Uber Drivers

Today’s case of the week is the case involving Uber. If you have not yet done so, read the judgment. It is very well put together on uber drivers. The decision will be read around the world. Careful readers of the footnotes will see that two greats of English Literature, William Shakespeare and John Milton, are quoted in the judgement.

Many readers will no doubt smile when Uber and their witnesses are gently mocked in the Judgment for the case they put to the Employment Tribunal. The case could be seen as part of a broader picture. The owners of capital (the 1%), here the owners of the Uber-intellectual property, were living off the Uber drivers (the 99%) by earning 25% of each Uber fare.

The owners of capital may have put their income owning asset, the Uber holding Company, into the most tax efficient jurisdiction,  thereby avoiding UK corporation tax on their earnings.

The questions before the Employment Tribunal on uber drivers were:

1.       Are drivers who use the Uber App working for Uber?

2.       If so, is Dutch law the applicable law as the holding company of Uber is headquartered in Holland.

The facts are these. Uber has a number of apps including UberX, UberXl, UberExec, UberLux, UberTaxi, UberWav. The difference in the apps relates to the difference in size and comfort of each vehicle.

Customers download the Uber apps onto their smartphones. Customers register their details with Uber including bank card details. The customer then sends a request for a trip. Uber locates the nearest Uber drivers and sends the driver the customer location and customer rating. The Uber driver has 10 seconds to confirm whether to accept the booking. If the booking is accepted, the Uber driver picks up the customer and takes them to their destination using an Uber suggested route. The customer pays Uber the agreed fee. Uber takes 25% of the agreed fee and then remits the balance to the driver at the end of the week.

Uber’s key witness was a Ms Bertram. The Tribunal described her evidence as “grimly loyal.” Ms Bertram’s evidence was that Uber was a platform. The platform enabled drivers to “grow their business”. Uber did not employ anyone, interview anyone or provide “jobs”.

All of the legal documentation suggested that the drivers were self-employed. Uber drivers did not have to have their app switched on. The drivers did not have to have accepted any offered rides.

However, the Tribunal concluded that the legal documentation that the drivers were signed up to did not reflect the reality. Furthermore contrary to what Ms Bertram said in evidence Uber did “interview” drivers and in their PR pieces described themselves as providing thousands of jobs in London.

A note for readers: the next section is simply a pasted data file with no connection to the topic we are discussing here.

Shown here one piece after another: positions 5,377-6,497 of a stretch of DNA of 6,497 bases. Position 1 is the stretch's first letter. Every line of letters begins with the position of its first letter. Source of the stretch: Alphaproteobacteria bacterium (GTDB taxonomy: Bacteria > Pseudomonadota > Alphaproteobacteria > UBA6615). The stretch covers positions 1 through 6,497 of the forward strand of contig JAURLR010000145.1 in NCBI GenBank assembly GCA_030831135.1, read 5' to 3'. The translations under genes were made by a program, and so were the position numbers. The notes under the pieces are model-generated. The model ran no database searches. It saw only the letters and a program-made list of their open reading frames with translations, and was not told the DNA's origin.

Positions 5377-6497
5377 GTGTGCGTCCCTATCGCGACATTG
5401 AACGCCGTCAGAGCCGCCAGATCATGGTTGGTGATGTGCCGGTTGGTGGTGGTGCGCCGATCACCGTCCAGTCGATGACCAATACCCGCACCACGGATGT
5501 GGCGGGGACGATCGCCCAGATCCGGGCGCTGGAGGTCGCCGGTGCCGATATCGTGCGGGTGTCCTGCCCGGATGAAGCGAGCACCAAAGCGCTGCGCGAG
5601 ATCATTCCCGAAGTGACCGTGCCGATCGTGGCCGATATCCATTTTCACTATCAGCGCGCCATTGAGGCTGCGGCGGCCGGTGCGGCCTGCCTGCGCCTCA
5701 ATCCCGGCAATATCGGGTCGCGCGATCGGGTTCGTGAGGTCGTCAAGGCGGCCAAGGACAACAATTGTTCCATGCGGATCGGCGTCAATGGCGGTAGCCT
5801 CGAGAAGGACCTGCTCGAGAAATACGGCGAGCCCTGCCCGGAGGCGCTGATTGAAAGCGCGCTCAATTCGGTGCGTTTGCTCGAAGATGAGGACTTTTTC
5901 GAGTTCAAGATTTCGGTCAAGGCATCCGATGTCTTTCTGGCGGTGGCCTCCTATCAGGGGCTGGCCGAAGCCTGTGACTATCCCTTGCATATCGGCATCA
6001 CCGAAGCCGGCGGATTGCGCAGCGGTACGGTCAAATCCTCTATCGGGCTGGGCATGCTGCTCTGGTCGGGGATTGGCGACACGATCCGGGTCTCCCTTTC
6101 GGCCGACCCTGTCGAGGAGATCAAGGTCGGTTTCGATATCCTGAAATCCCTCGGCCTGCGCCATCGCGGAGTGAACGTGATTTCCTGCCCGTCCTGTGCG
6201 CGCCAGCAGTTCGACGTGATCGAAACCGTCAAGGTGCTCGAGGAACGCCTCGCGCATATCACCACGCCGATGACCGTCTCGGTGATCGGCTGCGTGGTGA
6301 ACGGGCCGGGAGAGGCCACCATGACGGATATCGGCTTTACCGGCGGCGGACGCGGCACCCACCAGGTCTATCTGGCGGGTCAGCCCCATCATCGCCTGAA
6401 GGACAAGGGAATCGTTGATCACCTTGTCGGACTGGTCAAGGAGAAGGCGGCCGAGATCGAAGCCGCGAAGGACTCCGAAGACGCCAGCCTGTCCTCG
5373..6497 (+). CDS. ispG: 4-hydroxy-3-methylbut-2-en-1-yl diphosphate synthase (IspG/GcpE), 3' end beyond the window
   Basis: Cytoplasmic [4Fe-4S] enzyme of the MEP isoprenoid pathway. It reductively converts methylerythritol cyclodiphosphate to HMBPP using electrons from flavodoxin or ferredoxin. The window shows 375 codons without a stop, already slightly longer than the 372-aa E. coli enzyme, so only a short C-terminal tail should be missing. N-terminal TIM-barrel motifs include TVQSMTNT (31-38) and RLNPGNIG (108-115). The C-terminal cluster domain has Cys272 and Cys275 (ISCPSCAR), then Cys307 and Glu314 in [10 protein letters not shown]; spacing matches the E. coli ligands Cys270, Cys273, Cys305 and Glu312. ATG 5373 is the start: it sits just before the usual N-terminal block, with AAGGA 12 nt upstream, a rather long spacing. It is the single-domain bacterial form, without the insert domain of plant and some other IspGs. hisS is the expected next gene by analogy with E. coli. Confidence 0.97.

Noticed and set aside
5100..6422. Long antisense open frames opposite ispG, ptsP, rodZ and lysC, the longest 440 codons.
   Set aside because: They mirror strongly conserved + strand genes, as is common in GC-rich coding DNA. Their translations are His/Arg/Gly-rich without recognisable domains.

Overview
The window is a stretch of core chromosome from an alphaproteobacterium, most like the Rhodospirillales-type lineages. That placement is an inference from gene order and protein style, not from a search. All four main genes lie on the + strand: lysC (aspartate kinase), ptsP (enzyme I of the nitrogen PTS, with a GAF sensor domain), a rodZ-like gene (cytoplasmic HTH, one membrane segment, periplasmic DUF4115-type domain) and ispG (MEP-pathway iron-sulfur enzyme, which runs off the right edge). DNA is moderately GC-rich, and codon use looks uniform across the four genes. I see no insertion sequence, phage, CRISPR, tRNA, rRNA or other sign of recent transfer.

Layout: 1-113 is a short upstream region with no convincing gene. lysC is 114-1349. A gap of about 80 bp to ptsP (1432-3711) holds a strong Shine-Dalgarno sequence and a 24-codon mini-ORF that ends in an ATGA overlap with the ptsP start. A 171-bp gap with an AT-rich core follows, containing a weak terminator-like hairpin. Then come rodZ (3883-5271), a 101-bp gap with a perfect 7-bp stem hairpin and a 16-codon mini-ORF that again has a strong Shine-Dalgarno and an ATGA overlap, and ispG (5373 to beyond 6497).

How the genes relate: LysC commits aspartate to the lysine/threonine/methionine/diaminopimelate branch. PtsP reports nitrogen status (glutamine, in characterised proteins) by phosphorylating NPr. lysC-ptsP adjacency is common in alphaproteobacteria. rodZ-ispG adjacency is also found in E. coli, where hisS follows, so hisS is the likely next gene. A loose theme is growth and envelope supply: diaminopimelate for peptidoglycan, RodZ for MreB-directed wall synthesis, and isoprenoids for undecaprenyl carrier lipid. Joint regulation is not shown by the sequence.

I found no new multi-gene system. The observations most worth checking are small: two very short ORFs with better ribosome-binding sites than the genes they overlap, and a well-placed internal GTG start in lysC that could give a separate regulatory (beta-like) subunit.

Uber did exercise a high degree of control. Uber drivers were “on board” by Uber. Uber drivers’ cars were preferred to be silver or black and had to be less than 10 years old.

If an Uber drivers’ average customer rating fell below 4.4 then there would be a period of training for the driver.If the rating still remained below 4.4% then Uber would disengage the driver. Uber could claw back drivers’ earnings if a customer complained. If a driver declined 3 offered trips in a row the driver would not be offered any for 10 minutes – effectively the driver would be sin-binned.

Uber drivers were not paid by the customer and the price for the trip was determined by Uber not the driver. Furthermore contrary to Ms Bertram’s suggestion the only way an Uber driver could grow their business was to spend more hours behind the wheel.

The takeaway points:

1.       Get real, Uber, of course, the drivers are your workers. The reality is that once a trip was accepted by an Uber driver the driver was personally engaged by Uber and had to do the trip. The drivers met the definition of worker.

2.       No Uber the case is being heard in the UK, not Holland.

3. Workers will benefit from some employment rights such as the right to a living or minimum wage and rights under the Working Time Regulations, in particular, holiday pay.”

The big question that was not asked of the Tribunal was whether the drivers were employees. That would have been a very interesting question as once a trip was accepted there was, arguably, mutuality of obligation. In the meantime labour in the form of Uber drivers scored a notable victory over the owners of capital, Uber. Karl Marx in Highgate Cemetery, down the road from the London Employment Tribunal, no doubt would have enjoyed the victory.